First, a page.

Friday, January 27, 2012
Final Fantasy X journal - entry one
I'm really digging the pacing of Final Fantasy X. It's taken its time to set things up, but also introduced the party members in a most timely fashion. I'm honestly not sure where the story will go, but I'm far enough into the game to get a general sense of what might lie ahead. As the game seems to have confirmed, Auron has access to something that allows him to travel through time. I assume this is Sin, but how exactly he is able to move backwards is beyond me at present.
If I'm being completely honest, I was not particularly thrilled about having Tidus as the main character early on. He came across as rather obnoxious, decided to cop a serious 'tude when Rikku and her Al Bhed group came to his rescue, and somehow took to all his confusion and misfortune as being trivial the moment he saw Wakka playing Blitzball. He was stupid, brash and impulsive; even a bit whiny. Thankfully, his character has improved over the course of a few hours. Now that he's accepted the possibility that he might never return to Zanarkand, he's become a much more likeable character, and has presented a few moments of rather deep thought. I really like the way that I (as the player) am constantly exposed to two versions of Tidus - the version of him that is embarking on the journey, learning as he goes, and the future version of him who is reflecting on his travels with Yuna and company.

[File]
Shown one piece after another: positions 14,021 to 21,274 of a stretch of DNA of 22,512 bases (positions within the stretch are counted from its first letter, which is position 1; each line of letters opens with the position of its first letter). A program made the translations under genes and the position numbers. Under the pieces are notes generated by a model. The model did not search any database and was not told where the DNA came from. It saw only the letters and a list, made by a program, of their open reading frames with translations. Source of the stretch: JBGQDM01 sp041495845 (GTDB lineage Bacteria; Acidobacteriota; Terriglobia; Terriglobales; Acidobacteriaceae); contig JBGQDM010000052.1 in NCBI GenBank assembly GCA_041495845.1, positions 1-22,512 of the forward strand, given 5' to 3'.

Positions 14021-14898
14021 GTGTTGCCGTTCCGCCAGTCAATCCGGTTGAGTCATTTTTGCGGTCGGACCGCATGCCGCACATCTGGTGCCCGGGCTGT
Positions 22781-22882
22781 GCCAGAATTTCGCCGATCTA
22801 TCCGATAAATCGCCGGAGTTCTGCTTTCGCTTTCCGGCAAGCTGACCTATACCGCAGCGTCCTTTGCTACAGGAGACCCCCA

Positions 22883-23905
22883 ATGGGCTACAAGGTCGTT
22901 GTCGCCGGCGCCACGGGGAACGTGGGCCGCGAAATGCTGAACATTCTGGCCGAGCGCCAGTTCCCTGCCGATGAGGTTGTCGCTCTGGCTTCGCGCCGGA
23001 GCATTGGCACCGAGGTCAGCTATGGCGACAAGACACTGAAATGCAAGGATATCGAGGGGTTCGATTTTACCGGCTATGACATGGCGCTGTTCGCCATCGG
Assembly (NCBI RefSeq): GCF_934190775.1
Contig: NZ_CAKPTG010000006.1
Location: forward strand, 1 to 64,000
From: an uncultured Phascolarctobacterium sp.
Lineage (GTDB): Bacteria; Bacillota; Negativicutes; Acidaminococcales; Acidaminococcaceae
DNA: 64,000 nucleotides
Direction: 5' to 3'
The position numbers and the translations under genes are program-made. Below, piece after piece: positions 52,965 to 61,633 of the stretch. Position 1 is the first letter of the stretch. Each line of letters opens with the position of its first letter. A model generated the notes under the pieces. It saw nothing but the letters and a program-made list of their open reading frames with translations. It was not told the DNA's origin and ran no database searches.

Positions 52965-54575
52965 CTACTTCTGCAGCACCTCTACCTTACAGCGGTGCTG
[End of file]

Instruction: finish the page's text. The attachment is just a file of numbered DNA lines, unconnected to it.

One thing that stood out to me after only a few hours of play is the fact that Final Fantasy X is, by and large, quite linear in its design. That's not to say that I don't enjoy it. It's just that I feel most criticisms about how linear Final Fantasy XIII is are unmerited, considering this is nothing new to the series. As of right now, Final Fantasy X's battle system is my favorite of the four core games I've played. While I like Final Fantasy IV's battle system, it can present some really tense moments as I try to balance offense and defense, knowing that the enemy can still attack while I choosing my moves. I've messed up more than a few times trying to beat the AI in FFIV, which, in some cases, cost me a lot. FFX's battle system seemed a little strange a first, but in reality it isn't too far removed from that of the original Final Fantasy. And it works really well, so I'm not complaining.
The soundtrack is quickly becoming one of my favorites. Some of the tracks may not be on as epic a scale of those in, say, FFXIII. But they certainly fit the atmosphere of FFX wonderfully. Though it is a 2001 release, the graphics and art style both look pretty good. In all honesty, I was never much a fan of the artistic direction Square chose for Final Fantasy VII. X has the right blend of realistic characters and stylized environments. The cutscenes are beautifully rendered as always, and the transitions between gameplay and cutscenes have proven surprisingly fluid. I expected the load times and transitional phases to be a bit longer, but the reality of it all has been a most pleasant surprise.